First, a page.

Basic feathers are..basic. But they're not to be ignored! Their simplicity makes them a great base for Feather projects, when you don't need a wireless network, or built-in datalogging.

These were the First Feathers, as it were. They form the basis of later Feathers, so if you start here you can upgrade!

There's four chipsets available:

  • Atmel (now Microchip) ATmega328P
  • Atmel (Microchip) ATmega32u4
  • Atmel (Microchip) ATSAMD21 Cortex M0
  • Atmel (Microchip) ATSAMD51 Cortex M4
  • Freescale MK20DX256 - A.K.A Teensy 3.2, via an adapter

Note that there are ATSAMD21, ATSAMD51, and nRF52840 Express Feathers with extra flash onboard for CircuitPython use listed in the CircuitPython page.


It's what you've been waiting for, the Feather M4 Express featuring ATSAMD51. This Feather is fast like a swift, smart like an owl, strong like a ox-bird (it's half ox,...
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Anything but basic, the Adafruit Feather M4 is the top of the line Feather for heavy lift. 

It is powered by our new favorite chip, the ATSAMD51J19 - containing a 120 MHz Cortex M4 with floating point support, 512KB Flash and 192KB RAM. Your code will zig and zag and zoom, and with a bunch of extra peripherals for support, this will for sure be your favorite new chipset.

The most exciting part of the Feather M4 is that while you can use it with the Arduino IDE - and it's bonkers fast when you do, we are shipping it with CircuitPython on board. When you plug it in, it will show up as a very small disk drive with on it. Edit with your favorite text editor to build your project using Python, the most popular programming language. No installs, IDE or compiler needed, so you can use it on any computer, even ChromeBooks or computers you can't install software on. When you're done, unplug the Feather and your code will go with you.


The ATSAMD21 M0 is a 32-bit Cortex M0, with a ton more flash and RAM: 256KB and 32KB. It is also supported in Arduino but is a little newer (circa ~2015) and so does not have as many years of projects and example code already. It's also a completely different chipset than the AVR, so low level code will not work and must be re-written.

That said, its about the same price and you get a ton more speed (48 MHz and 32-bit processing), and peripherals. For example you can easily create multiple hardware UARTs or I2C ports, which is impossible on the AVR. Other stuff like I2S audio, 12-bit analog input, and true analog output (DAC) is only available on this chip. Especially if you're running low on Flash, RAM, or analog inputs, this is a nice upgrade.

We love all our Feathers equally, but this Feather is very special. It's our first Feather that is specifically designed for use with CircuitPython!...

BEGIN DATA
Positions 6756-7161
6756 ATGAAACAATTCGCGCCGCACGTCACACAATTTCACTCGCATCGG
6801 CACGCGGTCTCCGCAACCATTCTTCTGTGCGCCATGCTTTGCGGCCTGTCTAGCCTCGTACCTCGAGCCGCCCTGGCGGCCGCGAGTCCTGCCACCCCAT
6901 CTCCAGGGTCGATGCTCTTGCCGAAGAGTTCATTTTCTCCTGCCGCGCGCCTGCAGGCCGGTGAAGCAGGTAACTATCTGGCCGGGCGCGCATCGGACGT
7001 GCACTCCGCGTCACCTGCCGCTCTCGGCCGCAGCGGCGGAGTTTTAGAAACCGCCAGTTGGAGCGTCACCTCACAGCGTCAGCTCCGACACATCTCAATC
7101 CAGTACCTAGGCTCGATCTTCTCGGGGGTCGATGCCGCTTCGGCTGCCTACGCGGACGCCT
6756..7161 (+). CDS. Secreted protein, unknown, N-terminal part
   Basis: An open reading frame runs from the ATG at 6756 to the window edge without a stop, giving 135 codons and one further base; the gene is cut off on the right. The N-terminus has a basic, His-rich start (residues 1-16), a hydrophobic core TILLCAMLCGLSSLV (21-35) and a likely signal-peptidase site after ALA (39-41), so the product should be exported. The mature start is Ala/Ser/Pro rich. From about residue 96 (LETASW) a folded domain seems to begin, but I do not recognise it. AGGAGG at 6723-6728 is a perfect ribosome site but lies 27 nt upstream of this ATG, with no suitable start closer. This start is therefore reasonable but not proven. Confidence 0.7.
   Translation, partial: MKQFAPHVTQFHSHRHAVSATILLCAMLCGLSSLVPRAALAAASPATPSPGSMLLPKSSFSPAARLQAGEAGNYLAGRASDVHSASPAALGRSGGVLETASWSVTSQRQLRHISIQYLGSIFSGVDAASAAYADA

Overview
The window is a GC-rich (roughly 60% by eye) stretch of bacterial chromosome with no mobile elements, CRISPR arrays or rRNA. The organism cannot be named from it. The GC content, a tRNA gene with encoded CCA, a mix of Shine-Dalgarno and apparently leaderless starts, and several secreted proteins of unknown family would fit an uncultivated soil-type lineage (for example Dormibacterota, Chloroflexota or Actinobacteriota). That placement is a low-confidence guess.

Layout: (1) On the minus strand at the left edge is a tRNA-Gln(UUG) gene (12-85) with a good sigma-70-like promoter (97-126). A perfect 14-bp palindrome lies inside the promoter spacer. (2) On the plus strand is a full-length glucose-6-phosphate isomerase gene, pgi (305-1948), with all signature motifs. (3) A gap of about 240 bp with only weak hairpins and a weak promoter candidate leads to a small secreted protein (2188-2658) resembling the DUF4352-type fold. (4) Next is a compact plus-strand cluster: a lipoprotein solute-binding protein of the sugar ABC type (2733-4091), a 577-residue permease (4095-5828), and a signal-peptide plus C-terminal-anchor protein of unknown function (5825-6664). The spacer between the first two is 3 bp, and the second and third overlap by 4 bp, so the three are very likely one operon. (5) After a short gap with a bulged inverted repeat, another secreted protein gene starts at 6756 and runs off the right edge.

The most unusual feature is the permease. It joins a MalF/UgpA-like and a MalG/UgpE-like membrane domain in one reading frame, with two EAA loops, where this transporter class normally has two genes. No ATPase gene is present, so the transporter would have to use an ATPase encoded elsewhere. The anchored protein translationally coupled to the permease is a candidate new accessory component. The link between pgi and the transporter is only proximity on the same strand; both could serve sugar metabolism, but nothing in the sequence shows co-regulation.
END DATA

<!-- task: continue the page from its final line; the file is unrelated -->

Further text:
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The Feather M0 Express has add a Mini NeoPixel2 MB SPI Flash storage and a little prototyping space. Perfect for using with CircuitPython but also runs great with Arduino.

Feather is the new development board from Adafruit, and like its namesake it is thin, light, and lets you fly! We designed Feather to be a new standard for portable microcontroller...
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The Feather M0 Basic is a speedy chip mostly designed for Arduino programming. It can run CircuitPython but the board lacks the extra off-chip flash for extra storage space.

AVR ATmega 328P

With this Feather we're getting a little nostalgic for the ATmega328P - the classic 'Arduino' chip - with this Adafruit Feather 328P running a 3.3V and 8 MHz. Feather is...
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The ATmega328P is nearly identical to the ATmega328 processor on the Arduino Uno and related boards. The Arduino core is rock solid. It still carries the same specs: 32 KB Flash and 2 KB of RAM. It runs at 8 MHz and uses a CP2104, a USB serial converter for USB bootloading and serial port debugging. There are 19 GPIO pins + 2 analog-in-only pins available on this tiny board.

AVR ATmega32u4

Feather is the new development board from Adafruit, and like its namesake it is thin, light, and lets you fly! We designed Feather to be a new standard for portable...
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ATmega32u4 is a well known 8-bit AVR processor, and may be more familiar to people who use the similar Arduino '328s. It's tried-and-true. The Arduino core for it was first developed in 2012 and so it's quite stable and well-known. Many low-level ATmega328 examples will work out of the box on the 32u4 (but not all!). It has 32KB of Flash and 2.5KB of RAM. It runs at 8 MHz and has native USB support

Teensy 3.2 Adapter

Oh man, is this not the best thing ever? You can now use the awesome Teensy 3 with any and all of our FeatherWings or
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It turns out the Teensy 3.2 fits right between the headers of a Feather, so we thought - hey lets make this into an adapter!
You get the awesome power, speed, and projects of the Teensy 3, with the wings of a Feather.

It's a great way to take advantage of the Feather ecosystem. You dont get everything - for example the EN pin isn't connected. But we've tested our FeatherWings so far and all are drop-in compatible.

With the space left over, we even added in a 500mA LiPoly charger that automatically charges over USB and will switch over to the LiPo when USB is unplugged. There's also a 100K resistor divider for monitoring the battery voltage connected to A7

Teensy not included, so be sure to pick one up, too!

Teensy 3.2 is a small, breadboard-friendly development board designed by Paul Stoffregen and PJRC. Teensy 3.2 brings a...
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This guide was first published on May 14, 2017. It was last updated on May 14, 2017.

This page (Basic Feathers) was last updated on Dec 01, 2021.

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